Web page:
When leaders admit their mistakes, apologize, and take actions to improve the situations they find themselves and their organizations in, those actions go a long way towards rebuilding trust with their stakeholders. The first way a leader can rebuild trust is by demonstrating his/her reliability:
The next way a leader can build trust is by being transparent in his/her actions: by explaining his/her decisions and widely sharing information. Everyone wants to be on the same page and understand where the organization is headed.
Next, we want to know that our leaders are competent to carry us through these uncertain economic times. Leaders must convincingly demonstrate that they have the knowledge and capability to do what they say they are going to do, and make sure that rhetoric is matched by results.
Finally, we just want to know that our leaders care about us, our jobs, our organizations, and the economy overall. The millions who are unemployed and the many millions more concerned about their job security need to believe that those at the top will do what is necessary to ensure that the fruits of corporate success will not be reserved for the few. They want business leaders to demonstrate true compassion: acknowledging that there should be a job for every person who wants a job, that the welfare of employees and communities matter as much as for employees as for shareholders.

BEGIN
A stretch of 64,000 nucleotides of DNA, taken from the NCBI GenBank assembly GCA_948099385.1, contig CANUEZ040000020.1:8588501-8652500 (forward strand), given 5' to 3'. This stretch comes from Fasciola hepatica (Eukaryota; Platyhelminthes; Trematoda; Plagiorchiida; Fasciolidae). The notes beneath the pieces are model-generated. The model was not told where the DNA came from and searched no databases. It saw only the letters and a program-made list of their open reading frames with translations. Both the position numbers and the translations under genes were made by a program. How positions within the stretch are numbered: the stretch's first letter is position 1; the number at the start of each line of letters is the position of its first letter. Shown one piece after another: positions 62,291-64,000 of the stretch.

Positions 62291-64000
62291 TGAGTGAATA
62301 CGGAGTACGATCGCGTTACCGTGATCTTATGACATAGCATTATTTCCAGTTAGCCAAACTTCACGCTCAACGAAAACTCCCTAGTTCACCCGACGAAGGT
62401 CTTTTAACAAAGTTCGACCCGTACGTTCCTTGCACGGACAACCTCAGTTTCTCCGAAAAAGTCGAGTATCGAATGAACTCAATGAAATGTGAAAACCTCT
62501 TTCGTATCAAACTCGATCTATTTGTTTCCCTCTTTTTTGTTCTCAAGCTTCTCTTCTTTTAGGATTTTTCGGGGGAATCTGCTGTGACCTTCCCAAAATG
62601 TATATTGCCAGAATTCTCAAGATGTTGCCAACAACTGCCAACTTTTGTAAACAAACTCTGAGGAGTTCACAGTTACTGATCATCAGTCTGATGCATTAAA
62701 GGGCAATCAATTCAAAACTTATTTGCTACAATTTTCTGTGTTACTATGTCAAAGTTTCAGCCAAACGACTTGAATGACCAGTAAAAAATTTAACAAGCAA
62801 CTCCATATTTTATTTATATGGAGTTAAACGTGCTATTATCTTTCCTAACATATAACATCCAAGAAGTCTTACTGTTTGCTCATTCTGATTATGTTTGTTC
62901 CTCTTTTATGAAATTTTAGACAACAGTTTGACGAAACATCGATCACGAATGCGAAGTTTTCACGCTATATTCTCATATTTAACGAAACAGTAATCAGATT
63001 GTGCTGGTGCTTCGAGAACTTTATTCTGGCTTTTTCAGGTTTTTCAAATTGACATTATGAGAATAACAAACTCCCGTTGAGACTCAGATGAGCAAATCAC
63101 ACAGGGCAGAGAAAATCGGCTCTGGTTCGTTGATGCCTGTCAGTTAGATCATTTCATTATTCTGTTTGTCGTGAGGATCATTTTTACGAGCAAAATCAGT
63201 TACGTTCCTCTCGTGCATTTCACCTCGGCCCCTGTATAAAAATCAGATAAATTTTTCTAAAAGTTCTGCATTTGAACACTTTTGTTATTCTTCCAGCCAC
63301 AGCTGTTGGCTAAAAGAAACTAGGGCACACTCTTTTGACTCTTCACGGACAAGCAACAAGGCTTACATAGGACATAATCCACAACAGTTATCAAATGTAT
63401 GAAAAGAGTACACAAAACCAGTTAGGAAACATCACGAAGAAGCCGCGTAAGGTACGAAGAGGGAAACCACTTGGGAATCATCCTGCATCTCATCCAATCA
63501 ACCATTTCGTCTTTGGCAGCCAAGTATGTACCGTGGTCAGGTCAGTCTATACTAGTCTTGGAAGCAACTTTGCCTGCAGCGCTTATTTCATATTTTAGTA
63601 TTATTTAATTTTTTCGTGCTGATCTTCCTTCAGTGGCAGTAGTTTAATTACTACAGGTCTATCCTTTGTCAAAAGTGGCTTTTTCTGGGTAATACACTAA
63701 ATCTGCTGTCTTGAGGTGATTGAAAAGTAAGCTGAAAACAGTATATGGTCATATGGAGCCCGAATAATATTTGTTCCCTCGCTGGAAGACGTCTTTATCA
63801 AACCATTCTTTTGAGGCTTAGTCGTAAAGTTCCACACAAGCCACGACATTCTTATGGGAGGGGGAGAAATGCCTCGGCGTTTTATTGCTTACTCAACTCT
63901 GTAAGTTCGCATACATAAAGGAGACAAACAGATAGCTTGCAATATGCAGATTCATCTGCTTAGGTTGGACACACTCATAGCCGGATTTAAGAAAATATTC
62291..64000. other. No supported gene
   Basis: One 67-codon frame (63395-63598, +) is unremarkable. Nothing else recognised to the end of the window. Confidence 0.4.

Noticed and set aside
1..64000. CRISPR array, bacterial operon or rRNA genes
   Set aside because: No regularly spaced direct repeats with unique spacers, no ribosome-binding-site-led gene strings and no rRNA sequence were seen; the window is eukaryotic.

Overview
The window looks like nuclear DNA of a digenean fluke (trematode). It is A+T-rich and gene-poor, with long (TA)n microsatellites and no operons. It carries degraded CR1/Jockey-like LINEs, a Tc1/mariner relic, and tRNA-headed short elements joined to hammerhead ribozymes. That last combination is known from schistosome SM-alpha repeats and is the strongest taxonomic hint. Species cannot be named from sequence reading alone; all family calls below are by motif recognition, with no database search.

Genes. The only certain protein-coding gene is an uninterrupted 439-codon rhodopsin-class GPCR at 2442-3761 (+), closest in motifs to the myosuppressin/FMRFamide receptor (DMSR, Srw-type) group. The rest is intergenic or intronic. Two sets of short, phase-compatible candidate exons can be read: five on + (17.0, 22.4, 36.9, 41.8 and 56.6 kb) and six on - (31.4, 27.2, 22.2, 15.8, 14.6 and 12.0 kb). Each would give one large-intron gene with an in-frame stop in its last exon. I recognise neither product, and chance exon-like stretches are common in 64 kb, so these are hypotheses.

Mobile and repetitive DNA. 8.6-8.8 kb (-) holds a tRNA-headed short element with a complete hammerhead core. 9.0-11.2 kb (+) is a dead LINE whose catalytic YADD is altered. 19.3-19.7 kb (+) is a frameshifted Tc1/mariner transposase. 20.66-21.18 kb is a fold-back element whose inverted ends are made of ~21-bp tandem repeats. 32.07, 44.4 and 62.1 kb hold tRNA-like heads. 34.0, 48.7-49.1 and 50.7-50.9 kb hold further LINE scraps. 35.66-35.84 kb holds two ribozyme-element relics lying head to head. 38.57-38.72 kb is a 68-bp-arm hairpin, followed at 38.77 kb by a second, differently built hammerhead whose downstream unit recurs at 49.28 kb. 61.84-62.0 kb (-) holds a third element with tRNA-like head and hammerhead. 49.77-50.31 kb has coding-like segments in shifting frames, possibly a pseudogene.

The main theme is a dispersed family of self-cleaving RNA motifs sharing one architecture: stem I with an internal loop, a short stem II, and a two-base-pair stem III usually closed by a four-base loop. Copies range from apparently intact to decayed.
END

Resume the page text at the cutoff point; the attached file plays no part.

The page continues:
When our leaders take the initiative to rebuild trust in themselves and their organizations, we will see new economic growth and a more positive outlook. It is time to combat our trust deficit.